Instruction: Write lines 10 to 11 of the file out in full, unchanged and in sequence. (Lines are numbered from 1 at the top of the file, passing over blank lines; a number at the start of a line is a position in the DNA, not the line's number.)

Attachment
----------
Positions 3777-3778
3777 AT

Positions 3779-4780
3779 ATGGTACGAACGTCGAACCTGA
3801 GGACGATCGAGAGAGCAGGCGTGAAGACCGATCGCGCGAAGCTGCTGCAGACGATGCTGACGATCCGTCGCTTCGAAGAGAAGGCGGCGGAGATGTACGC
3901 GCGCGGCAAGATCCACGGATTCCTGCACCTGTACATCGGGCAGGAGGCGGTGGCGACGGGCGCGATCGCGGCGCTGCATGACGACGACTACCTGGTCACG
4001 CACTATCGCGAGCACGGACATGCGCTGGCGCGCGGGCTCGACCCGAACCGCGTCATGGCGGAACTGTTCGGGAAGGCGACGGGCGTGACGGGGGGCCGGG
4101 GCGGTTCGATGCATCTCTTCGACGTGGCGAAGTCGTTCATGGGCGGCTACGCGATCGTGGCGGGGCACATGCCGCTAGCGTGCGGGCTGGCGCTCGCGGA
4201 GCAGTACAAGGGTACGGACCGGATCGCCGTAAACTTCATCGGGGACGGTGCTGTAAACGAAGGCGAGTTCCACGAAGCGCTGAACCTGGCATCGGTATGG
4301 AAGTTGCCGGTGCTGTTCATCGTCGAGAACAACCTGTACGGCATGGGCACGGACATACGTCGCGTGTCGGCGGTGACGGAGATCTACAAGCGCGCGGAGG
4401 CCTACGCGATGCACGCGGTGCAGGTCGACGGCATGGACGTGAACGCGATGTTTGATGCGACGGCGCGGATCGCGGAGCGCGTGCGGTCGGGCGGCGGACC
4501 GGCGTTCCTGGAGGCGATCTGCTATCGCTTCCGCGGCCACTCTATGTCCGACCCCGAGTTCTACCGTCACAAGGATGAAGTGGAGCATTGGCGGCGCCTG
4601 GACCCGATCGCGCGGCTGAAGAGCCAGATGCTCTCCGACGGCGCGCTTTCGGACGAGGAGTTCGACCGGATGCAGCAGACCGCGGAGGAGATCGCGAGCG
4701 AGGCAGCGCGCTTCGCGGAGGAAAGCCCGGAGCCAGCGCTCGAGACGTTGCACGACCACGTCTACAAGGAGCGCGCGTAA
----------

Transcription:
4301 AAGTTGCCGGTGCTGTTCATCGTCGAGAACAACCTGTACGGCATGGGCACGGACATACGTCGCGTGTCGGCGGTGACGGAGATCTACAAGCGCGCGGAGG
4401 CCTACGCGATGCACGCGGTGCAGGTCGACGGCATGGACGTGAACGCGATGTTTGATGCGACGGCGCGGATCGCGGAGCGCGTGCGGTCGGGCGGCGGACC